Stop me if you’ve heard this before in these playoffs about these Mavericks:
- They’re getting killed on the boards
- They’re getting outscored in the paint
- They can’t matchup down low
- The depth is too thin
Not only are these things you can say about the Mavericks down 3-0 to a dominant Golden State Warriors squad in the Western Conference Finals, but they’re also things that were said about this very same Mavericks team in the previous rounds against the Jazz and Suns. Dallas has faced these limitations all playoffs, yet have powered through on a formula centered around the brilliance of Luka Doncic, the endurance of a few high-level defenders, and math.
In the 2022 playoffs, the Mavericks three point frequency is 47.4 percent, highest of any of the 16 playoff teams. That means almost half over the Mavericks shot attempts come from three. It makes sense for a variety of reasons, most notably that Dallas assembled a roster of mostly stand-still, spot-up shooters around Luka Doncic, a player who is elite at creating open three point shots. As the Jazz, Suns, and now Warriors did things to attack the Mavericks weaknesses, those flaws listed above were decried as areas the Mavericks need to improve. If you could harness every single “the mavericks need to attack the basket more” tweet into a power source, we’d have renewable energy across the world. The thing is, this is who the Mavericks are. They shoot threes, because the roster demands that of them.
Dallas did that again Sunday night in Game 3 against the Warriors, taking 45 threes out of a total of 75 shots. It’s a formula in the previous two rounds has made those weaknesses matter less. Dallas shot 37 percent in round one against the Jazz and 40 percent against the Suns in round two. Against the Warriors? That number drops to 32 percent. It’s hard to tie up how a series is going so succinctly, but the Mavericks three point shooting is basically the sum of everything, which is why the Game 2 collapse when Dallas shot so well in the first half was so disappointing. Dallas shot just 29 percent on its 45 three pointers in Game 3, despite most of them coming on good looks created by well-run offense. That’s the game, in the simplest sense.
The other aspect of the formula — the endurance of a few high-level defenders — also seems to run its course. Dorian Finney-Smith and Reggie Bullock have been one of the most formidable defensive duos in the playoffs, locking down the likes of Donovan Mitchell, Chris Paul, and Devin Booker. To do that, thanks to the Mavericks meager depth, they’ve played a ton of minutes. In fact, Bullock and Finney-Smith rank first and third, respectively, among playoff players in minutes played. Bullock and Finney-Smith also rank first and second in miles run during the playoffs. It’s no surprise that those two have run out of gas against a Warriors team that never stops moving. Bullock went 0-for-10 in Game 3 with zero points, while Finney-Smith was 3-for-7 with nine points. Bullock is shooting just 9-of-27 from three in the series, with most of those attempts being quality looks. The Warriors have just run a layup line for most of this series and especially in Game 3, shooting 21-of-28 from the restricted area. Up until this point the Mavericks have done a great job running shooters off the line but holding them up enough to force awkward paint shots and midrange jumpers. The Warriors perpetual motion has broken that down and turned those awkward longer twos into layups and dunks. This is not even mentioning the complete disappearance of Maxi Kleber, which has caused the both the five out offense and the aggressive defense, to lose a lot of its bite.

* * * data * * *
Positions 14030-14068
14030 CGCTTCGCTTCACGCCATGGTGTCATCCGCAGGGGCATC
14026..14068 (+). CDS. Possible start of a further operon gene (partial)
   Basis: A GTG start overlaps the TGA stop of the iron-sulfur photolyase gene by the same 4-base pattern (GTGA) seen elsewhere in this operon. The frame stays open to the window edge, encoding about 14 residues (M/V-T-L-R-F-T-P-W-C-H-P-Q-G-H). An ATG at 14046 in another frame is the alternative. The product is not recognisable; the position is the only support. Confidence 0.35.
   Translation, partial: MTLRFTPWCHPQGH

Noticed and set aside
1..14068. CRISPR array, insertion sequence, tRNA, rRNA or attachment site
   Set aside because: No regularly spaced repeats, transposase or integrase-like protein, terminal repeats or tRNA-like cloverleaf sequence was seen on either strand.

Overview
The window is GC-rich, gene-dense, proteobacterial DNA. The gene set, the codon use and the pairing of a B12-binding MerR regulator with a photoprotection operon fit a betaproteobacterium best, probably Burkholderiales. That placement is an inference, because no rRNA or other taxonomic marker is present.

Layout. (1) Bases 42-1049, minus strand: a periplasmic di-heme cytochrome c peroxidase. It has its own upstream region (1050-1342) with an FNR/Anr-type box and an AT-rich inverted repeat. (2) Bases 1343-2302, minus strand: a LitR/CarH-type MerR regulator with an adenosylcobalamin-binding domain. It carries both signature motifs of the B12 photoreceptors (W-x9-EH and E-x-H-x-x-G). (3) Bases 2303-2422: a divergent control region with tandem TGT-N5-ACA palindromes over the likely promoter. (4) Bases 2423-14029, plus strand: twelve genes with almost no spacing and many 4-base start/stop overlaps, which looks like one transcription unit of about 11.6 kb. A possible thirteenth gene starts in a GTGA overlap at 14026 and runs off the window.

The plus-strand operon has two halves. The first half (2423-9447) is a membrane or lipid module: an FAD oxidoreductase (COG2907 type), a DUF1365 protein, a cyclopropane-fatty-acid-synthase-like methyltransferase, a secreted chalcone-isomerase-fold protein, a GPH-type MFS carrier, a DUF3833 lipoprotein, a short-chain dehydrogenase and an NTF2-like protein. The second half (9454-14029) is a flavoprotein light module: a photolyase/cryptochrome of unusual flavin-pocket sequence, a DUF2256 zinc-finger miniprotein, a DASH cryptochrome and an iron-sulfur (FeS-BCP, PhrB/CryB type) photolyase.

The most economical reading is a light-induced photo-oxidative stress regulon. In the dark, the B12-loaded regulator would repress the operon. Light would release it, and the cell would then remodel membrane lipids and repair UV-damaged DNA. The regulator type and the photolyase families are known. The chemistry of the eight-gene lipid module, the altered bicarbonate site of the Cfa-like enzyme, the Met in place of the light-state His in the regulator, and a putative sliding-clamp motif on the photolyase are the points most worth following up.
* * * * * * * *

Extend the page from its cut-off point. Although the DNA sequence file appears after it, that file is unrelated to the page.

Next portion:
There doesn’t appear to be anymore answers for the Mavericks in this series. Some have called for coach Jason Kidd to make a more radical rotation adjustment, but there doesn’t appear to be one. Even if Dwight Powell never played another minute, it’s hard to imagine that changing much significantly since he is getting so few minutes to begin with. More minutes for Frank Ntilikina, Josh Green aren’t the answer either. The Mavericks have about six reliable players, which is hard to overcome after playing a playoff game just about every other day for over a month. Some have even called for a change in process, wanting more paint points points and aggressive, but that again flies in the face of what the Mavericks do. Dallas’ point guards have been great attacking and creating good looks, but the roster doesn’t have any dynamism beyond that. The Mavericks were built to shoot threes, so they just have to keep firing away. The formula had worked enough, but the Warriors are likely forcing the team back into the lab for more work.
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